All the sensors were fully integrated into a portable device in order to demonstrate its capabilities and obtain the whole array sensor response simultaneously. The device, whose principal scheme and photos are shown in Fig. 1f–h, is a compact multi-channel source-meter. The source part consists of two inverting high-voltage operational amplifiers, supplied from a double-channel DC–DC converter, and digital-to-analog converters of the microcontroller (MCU). This allows applying voltages of desired magnitude and polarity independently to the gate and draining electrodes of the OFET array. The measurement of OFETs channel current is performed via a I-to-V conversion using another transimpedance amplifier. This circuit creates a voltage drop proportional to the input current on the feedback resistor, which is then measured by precision sigma-delta analog-to-digital converters (ADC). The MCU used is incorporated with 3 sigma-delta ADCs with analog multiplexers, which allows measuring 21 channels in total. Pseudo-simultaneous measurements were achieved via a quick scan with the integrated multiplexer. Since the sigma-delta ADC used tends to have gain and offset errors, an external calibration was performed. A linearly rising set of voltages was applied to the ADC input by using E3631A (Hewlett-Packard, USA) laboratory power supply. The actual amplifier gain and offset were calculated based on the linear dependence of the voltage measured with the ADC versus the applied one. Since the current-to-voltage converter’s gain and the noise performance are defined by the feedback resistor, thus precise metal-film resistors were used, the actual values of which were measured with 34410A (Agilent, USA) multimeter. A compact and power efficient design was achieved by utilizing the peripherals set of the microcontroller in full. The use of self-calibrating zero-drift operational amplifiers allows minimizing the offset drift during long-time measurements. The low voltage power supply is based on a power management integrated circuit (IC), which contains two step-down DC-DC converters, a Li-ion battery charger and a power source switch circuitry. The device is powered by 5 V delivered by either integrated rechargeable 300 mAh Li-ion battery, wall adapter or USB cable, power consumption during the measurements is as low as 400 mW. The amplifiers and analog part of the MCU are powered by a low-noise linear regulator. During the sensor response measurements fixed voltages Vsd = Vsg =− 30 V were used at a duty cycle of 0.1% to perform pulsed measurements with low sensor baseline drift. Further signal conditioning included digital low pass filter running on the MCU to reduce noise level. The measurements results were then sent to a PC, where they were further processed via accompanying software written on C#.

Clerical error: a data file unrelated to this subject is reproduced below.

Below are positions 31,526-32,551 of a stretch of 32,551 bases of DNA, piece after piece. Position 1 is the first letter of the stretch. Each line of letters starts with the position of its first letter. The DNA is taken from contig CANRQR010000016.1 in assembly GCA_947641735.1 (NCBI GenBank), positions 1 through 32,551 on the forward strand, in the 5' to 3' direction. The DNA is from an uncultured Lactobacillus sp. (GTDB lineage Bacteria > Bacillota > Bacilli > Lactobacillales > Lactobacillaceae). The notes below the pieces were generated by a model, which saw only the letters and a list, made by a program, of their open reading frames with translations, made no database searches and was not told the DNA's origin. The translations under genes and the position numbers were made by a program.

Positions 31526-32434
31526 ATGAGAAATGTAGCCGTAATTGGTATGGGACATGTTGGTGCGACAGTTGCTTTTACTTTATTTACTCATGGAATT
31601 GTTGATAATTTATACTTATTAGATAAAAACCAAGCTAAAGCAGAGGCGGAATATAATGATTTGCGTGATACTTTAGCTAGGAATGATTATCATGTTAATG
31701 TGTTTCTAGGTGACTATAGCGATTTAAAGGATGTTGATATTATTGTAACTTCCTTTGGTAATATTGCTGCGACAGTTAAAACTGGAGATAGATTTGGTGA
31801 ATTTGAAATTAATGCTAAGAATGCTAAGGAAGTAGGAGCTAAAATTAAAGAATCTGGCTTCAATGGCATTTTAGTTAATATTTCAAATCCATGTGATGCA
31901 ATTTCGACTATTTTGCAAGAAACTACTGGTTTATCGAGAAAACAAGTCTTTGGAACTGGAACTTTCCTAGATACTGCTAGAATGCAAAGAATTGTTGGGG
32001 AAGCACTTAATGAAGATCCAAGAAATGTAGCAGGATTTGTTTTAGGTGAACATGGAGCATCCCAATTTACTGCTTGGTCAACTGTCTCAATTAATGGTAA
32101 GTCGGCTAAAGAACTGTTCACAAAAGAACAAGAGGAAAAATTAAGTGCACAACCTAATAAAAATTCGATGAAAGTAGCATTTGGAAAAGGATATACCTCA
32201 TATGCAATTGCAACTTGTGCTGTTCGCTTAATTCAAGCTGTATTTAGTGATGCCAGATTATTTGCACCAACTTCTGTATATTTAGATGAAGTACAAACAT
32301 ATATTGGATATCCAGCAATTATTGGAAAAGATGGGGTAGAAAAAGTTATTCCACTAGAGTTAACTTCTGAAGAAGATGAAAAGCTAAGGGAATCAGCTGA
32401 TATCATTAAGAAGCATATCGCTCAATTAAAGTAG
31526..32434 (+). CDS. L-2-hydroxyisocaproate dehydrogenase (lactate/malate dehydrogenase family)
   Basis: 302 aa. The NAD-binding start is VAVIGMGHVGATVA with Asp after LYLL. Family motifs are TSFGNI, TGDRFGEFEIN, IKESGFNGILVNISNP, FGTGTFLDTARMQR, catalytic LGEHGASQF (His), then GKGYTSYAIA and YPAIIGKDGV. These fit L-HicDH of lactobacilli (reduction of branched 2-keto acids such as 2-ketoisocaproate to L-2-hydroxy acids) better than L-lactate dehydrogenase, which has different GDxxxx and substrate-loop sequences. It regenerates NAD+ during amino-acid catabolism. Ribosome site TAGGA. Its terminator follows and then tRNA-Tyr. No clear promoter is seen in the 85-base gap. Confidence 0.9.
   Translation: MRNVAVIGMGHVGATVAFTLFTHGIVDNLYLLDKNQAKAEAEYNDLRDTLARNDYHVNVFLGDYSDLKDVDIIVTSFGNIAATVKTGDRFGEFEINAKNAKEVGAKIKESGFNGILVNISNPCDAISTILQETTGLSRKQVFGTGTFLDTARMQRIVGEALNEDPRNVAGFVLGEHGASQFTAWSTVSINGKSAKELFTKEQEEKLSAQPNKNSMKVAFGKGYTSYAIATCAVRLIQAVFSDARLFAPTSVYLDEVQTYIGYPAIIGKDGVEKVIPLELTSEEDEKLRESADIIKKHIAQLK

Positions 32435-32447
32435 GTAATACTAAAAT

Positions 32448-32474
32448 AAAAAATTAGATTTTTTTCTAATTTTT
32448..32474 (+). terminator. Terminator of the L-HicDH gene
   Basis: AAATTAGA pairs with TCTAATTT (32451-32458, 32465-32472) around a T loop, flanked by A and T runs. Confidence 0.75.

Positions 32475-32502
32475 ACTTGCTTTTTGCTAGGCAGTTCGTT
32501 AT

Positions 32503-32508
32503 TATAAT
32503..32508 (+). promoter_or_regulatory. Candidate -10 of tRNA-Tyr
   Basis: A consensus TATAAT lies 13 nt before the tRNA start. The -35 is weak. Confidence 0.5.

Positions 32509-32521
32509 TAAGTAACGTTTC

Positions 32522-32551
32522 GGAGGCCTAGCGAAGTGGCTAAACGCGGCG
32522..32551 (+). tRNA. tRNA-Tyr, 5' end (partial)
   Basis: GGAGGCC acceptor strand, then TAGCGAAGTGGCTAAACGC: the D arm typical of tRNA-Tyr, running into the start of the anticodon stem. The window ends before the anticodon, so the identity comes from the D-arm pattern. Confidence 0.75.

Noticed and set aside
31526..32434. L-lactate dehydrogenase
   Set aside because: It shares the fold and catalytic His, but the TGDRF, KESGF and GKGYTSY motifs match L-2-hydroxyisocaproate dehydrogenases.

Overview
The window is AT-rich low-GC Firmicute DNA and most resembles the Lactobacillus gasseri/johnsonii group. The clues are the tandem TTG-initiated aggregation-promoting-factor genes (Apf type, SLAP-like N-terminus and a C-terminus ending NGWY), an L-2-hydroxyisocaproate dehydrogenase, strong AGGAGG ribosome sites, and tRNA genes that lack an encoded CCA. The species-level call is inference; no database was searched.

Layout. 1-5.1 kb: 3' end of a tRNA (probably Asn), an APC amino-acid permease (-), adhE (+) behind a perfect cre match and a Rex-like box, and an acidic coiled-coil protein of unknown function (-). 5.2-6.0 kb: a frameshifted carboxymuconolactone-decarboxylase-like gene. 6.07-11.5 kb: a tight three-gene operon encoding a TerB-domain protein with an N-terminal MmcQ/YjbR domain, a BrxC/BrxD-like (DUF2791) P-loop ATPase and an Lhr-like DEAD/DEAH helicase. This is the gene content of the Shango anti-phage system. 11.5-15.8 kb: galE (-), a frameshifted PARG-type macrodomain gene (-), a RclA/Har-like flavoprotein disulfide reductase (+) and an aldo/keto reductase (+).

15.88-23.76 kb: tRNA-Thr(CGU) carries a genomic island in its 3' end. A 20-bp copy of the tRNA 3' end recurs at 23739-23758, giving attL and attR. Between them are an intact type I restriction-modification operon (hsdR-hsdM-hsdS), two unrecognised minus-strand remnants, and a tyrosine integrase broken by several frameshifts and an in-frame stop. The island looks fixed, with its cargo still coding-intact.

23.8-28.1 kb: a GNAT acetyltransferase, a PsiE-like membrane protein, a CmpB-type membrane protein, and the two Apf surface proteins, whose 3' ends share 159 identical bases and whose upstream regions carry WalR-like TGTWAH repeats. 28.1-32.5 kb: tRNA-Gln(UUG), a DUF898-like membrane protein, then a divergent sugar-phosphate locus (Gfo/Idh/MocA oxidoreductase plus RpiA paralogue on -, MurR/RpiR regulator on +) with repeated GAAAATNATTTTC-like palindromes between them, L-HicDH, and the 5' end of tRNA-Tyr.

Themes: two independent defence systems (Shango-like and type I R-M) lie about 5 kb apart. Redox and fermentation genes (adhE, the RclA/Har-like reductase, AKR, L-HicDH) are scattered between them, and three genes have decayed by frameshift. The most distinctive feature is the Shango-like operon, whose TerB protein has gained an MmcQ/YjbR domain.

Custom designed gas chamber incorporates an array of pogo pins for substrate connection, a commercial humidity and temperature sensor, and a thin resistive heater with a thermistor feedback, touching the substrate, which allows operation even at low temperature. The PID-control running on the MCU allows to maintain the temperature of the substrate slightly above the ambient to avoid water condensation while using at low temperatures, substrate temperature during experiments were set to 30 °C. Total device dimensions do not exceed 60 × 90 × 30 mm.

Sensors characterization and data analysis

Gas mixtures were prepared using GGS-K mixing station (Monitoring, Russia) with calibrated permeation tubes (Analitpribor, Russia and Monitoring, Russia) as an analyte source. Dry (RH < 0.1%) clean air was obtained from zero air generator (Khimelectronica, Russia) and was used as a carrier gas diluting permeable analyte flow in a predefined ratio, flow rate was kept at 0.8–1 L min−1. The station was connected to a PC with the software for experiment automation. Since ethanethiol has much lower threshold limit values, the tube with lower permeation rate was used determining the lower available concentration range of 40–200 ppb. NO2 was studied in 100–1000 ppb range, while NH3 and H2S were studied in the 100–1500 ppb range.

A Dreschel bottle with distilled water was used for humid air composition. Resulting humidity was controlled by IVTM-1 (Eksis, Russia) hygrometer and compact SHT25 (Sensirion, Switzerland) temperature and relative humidity (T/RH) sensor integrated into the electronic nose gas chamber. Volatile organic compounds (VOCs) vapor was also delivered from the Dreschel bottle filled with a purified liquid whose concentration were calculated based on a saturated vapor value and dilution ratio. CO2 was delivered from a calibrated cylinder.